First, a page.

Language: from coke to Coke
Language is the fundamental basis for culture. Language allows us to communicate with one another. It allows us to pass on information from generation to generation, whether through cave drawings, folk tales, or textbooks.
Language allows us to also glimpse into the culture of the individual. Here are two interesting pics that illustrate the cultural differences of language.
(Source of pic)
In most of Kentucky, we refer to soft drinks as coke. Not the Coke with a capital “C”, but all soft drinks. When we visit a restaurant or head up to the counter at a sporting event, we order coke. Coke, rather coke with a lowercase “c”, applies to all Pepsi, Coke, RC, and generic cola soft drinks. When visiting northern Ohio, Michigan, or even Washington state, we do not understand the snickers and perplexed looks we get from waiters and waitresses when we order coke and they ask us if “Pepsi is ok”. Of course it is.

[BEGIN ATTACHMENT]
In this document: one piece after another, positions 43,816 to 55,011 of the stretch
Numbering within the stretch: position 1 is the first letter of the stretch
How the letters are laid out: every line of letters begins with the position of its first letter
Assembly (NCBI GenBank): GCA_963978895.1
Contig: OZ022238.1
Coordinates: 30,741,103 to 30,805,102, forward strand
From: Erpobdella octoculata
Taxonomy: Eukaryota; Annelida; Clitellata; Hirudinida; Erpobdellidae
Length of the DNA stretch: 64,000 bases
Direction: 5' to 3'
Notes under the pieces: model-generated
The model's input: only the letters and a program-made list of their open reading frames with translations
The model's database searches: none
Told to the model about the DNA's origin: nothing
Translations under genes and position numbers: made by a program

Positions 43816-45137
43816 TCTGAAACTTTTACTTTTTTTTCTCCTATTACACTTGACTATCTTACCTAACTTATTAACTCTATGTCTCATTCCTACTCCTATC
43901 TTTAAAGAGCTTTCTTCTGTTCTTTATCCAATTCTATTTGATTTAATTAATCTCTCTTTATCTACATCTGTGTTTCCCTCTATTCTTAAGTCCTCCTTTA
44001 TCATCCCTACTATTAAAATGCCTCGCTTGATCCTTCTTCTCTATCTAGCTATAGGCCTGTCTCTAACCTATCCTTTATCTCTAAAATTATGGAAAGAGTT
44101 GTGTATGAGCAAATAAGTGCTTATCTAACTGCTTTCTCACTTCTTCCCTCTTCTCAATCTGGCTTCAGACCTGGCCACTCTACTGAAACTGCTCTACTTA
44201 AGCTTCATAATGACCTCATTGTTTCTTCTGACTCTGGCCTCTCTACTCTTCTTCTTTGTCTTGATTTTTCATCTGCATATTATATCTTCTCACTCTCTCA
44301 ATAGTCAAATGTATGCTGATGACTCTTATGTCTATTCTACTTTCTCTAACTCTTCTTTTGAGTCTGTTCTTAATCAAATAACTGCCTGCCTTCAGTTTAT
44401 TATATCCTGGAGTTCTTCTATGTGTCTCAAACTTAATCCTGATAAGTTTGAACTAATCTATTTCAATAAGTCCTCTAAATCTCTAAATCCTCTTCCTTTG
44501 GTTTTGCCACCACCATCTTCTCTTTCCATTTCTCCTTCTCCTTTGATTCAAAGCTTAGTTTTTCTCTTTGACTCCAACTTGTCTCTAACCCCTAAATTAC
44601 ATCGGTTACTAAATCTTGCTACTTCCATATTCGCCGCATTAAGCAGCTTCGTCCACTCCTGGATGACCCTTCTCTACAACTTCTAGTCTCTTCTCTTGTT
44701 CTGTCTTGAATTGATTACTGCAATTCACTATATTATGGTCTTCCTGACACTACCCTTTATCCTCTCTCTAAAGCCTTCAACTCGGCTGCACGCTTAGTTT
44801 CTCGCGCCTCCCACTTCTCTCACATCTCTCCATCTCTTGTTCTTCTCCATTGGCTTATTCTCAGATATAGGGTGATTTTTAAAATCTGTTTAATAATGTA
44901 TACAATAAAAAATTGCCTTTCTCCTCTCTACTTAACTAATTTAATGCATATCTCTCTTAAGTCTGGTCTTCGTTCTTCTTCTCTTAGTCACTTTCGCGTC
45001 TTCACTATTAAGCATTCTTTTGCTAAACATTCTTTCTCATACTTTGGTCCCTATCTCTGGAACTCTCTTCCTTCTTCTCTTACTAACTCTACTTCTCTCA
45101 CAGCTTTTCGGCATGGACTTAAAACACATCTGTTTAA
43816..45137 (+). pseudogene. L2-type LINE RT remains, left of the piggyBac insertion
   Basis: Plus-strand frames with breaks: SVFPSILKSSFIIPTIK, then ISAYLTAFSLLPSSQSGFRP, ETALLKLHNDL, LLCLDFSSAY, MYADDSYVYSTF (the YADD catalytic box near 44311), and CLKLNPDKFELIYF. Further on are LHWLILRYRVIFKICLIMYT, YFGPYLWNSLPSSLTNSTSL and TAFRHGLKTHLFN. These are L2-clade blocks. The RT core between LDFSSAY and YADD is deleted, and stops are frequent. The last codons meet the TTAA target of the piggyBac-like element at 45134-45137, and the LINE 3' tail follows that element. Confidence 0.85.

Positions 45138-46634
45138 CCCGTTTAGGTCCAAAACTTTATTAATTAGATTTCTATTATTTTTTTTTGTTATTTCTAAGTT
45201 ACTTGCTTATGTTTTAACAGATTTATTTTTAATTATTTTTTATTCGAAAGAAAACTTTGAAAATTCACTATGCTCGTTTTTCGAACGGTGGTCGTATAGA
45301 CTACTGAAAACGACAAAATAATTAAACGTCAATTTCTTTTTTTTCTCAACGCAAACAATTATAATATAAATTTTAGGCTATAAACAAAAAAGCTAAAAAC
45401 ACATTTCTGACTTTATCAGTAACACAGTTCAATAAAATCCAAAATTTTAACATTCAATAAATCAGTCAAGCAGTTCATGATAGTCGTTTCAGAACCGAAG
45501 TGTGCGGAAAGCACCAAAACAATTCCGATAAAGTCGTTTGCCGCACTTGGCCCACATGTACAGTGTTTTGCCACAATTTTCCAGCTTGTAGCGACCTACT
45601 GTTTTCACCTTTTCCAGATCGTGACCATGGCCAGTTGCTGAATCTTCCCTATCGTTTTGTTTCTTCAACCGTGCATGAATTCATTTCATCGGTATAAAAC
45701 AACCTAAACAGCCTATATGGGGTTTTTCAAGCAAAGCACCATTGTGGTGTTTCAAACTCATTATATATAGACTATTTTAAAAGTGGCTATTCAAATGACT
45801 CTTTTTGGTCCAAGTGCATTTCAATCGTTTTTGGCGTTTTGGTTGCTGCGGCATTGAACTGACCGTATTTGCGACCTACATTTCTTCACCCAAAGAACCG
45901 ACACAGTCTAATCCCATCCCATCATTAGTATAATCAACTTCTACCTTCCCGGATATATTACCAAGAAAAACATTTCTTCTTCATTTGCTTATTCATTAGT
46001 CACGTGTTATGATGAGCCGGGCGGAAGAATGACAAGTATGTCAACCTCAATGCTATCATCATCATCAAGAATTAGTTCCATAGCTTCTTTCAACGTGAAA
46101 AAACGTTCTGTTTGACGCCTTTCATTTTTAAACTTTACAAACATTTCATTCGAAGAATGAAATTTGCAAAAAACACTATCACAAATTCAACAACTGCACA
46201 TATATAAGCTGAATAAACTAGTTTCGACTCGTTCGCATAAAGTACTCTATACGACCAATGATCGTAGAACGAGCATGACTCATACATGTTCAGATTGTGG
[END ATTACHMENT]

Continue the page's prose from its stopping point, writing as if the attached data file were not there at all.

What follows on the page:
In all seriousness this is the culture in which we live, reflected in our language. It’s not necessarily right or wrong, but how we communicate. What do you call soft drinks? Do you find it to be consistent with the map? Notice the Maryland area on the map. Why is there more diversity in what people call soft drinks there, but such widespread commonality in most regions of the United States?
Taking this notion of the role of language one step further, how important is a common language for people living in an area?
Take a look at the linguistic map below of central Africa country of Chad. The color differentiation reflects dialect and or language differences.
(Source of pic)
This area has a tremendous amount of diversity of dialect and language. If members of the same geographical areas do not speak a similar language, what will be their capacity to live together in relative harmony, and to establish stable societies? What do we know about social conflict over the course of the central Africa history? How does language factor into this instability?